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Simple Home Gym Must Have—Kettlebell

By Miguel J. Ortiz

The kettlebell is arguably one of the most underutilized pieces of equipment in the gym because most people don’t know or understand how to use it. The variety in which you can use a kettlebell is fantastic, because of its unique design and hold positions. The kettlebell can help improve strength as well as overall joint stability, stabilization and general hand-eye coordination. The various ways one can use a kettlebell make it a must have for the home gym 

You don’t need to buy every weight or size of kettlebell. Once you get used to the different movements, you’ll understand why you may want to change or increase weights. However, I would start light with a kettlebell between 10 and 20 pounds depending on how comfortable you’re feeling. Kettlebells force you to utilize more muscle groups than usual because of the type of exercise you’re doing or how you are holding it. In this column, I want to share my three favorite kettlebell movements. I do them weekly within my own workout routine. I highly recommend adding them to yours.

The first move is a classic, the Kettlebell Swing. This move is great for hip and core strength. It helps develop coordination and stabilization. It’s talked about a lot and most people believe that this is the only exercise for the kettlebell – it’s not. This move is the basis for many other exercises especially as your kettlebell skill increases. The swing requires you to control the weight throughout the entirety of the movement which forces a higher level of focus. When you master the swing, it will help you with more advanced movements. When I have a lighter weight, I usually go for higher reps (15-20 ). When working on power and lifting a heavier kettlebell, I go for fewer reps (6-8).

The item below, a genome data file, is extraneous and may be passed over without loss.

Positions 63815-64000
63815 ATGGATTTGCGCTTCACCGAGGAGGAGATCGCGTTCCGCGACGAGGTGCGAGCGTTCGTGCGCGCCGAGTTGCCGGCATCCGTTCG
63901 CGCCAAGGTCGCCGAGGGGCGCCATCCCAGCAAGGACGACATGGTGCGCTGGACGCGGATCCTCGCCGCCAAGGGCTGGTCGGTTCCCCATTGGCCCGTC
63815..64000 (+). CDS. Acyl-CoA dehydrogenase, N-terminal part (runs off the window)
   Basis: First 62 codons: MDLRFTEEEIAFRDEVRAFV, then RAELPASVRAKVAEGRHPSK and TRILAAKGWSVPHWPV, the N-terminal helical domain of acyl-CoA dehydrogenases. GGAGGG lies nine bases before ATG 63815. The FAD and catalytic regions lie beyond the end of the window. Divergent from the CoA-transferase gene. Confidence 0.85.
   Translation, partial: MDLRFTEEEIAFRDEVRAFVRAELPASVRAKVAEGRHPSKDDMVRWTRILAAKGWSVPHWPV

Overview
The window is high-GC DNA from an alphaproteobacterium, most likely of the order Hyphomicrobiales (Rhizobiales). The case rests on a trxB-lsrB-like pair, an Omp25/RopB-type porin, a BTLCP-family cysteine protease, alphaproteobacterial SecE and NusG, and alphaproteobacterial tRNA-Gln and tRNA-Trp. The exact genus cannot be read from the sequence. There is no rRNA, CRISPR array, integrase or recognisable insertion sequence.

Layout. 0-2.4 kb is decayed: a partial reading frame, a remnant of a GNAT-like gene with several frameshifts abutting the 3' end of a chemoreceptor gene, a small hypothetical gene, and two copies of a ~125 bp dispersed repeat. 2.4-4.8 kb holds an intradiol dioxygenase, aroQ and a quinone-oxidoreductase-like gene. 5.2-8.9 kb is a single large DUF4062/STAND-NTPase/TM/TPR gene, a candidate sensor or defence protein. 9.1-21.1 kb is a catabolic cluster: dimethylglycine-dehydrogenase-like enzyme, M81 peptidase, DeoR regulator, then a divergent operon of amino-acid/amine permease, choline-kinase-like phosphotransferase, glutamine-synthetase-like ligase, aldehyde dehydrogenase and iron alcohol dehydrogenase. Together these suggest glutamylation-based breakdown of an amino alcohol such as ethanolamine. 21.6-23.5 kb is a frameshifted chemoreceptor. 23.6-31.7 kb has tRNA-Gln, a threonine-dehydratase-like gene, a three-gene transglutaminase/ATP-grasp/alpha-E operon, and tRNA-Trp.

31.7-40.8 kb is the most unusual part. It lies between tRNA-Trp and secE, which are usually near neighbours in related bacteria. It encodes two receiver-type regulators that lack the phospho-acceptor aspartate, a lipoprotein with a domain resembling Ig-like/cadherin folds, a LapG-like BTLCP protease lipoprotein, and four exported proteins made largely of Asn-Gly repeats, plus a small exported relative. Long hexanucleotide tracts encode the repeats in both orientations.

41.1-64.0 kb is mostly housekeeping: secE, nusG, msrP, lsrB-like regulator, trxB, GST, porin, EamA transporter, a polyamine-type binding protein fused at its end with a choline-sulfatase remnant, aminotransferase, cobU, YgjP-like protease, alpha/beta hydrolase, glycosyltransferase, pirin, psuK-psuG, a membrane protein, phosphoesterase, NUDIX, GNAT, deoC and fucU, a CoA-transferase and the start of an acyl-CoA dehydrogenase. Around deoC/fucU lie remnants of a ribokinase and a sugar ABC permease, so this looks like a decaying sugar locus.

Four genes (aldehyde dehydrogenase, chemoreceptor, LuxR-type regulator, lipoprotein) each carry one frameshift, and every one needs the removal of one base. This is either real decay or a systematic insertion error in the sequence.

The second exercise requires a lot more balance, The Kettlebell Windmill. This exercise requires a good bit of flexibility in the legs. I recommend first trying it without any weight at all. This is also a great exercise to see the difference between a kettlebell and a dumbbell as the same size weight will feel completely differently when preforming this movement. The kettlebell will require more stabilization which will increase muscular activation around the shoulder and hip joints. The movement should be done slowly and controlled since you are hinging at the hip. Protecting your back by bracing your core is of upmost importance. Because of the stability and endurance, I will do 12-15 reps a side with a lighter weight. If I’m challenging my strength stabilization I will do 4-8 reps on each side with a heavier weight.  

The third movement is my favorite. This movement combines strength, coordination, stabilization and power. It is the Kettlebell Snatch. It is good to learn the Kettlebell Swing before stepping into this movement. You’ll also notice I need to catch the kettlebell at the top of the motion so that it softly lands on the other side of my wrist. This is where the coordination comes in. You need power from the hips to initiate the kettlebell swinging up and enough strength and finesse to smoothly press it above your head. Once caught above your head, you want to keep the kettlebell close to the body on the way down to load it, absorbing into the hips so you can properly go into the next swing.  

Have fun with these movements. If you are short on time, I would do these three exercises together in a circuit workout of 4 rounds with 10 reps of each. Stay active and make sure to grab a kettlebell and get to work.

– Miguel J. Ortiz is a personal trainer in Atlanta, Georgia. He is a Master Trainer for Pain-Free Performance and a Certified Nutritional Consultant with more than a decade of professional experience. He can be found on Instagram at @migueljortiz. Readers can find videos of the exercises under the “videos” tab at



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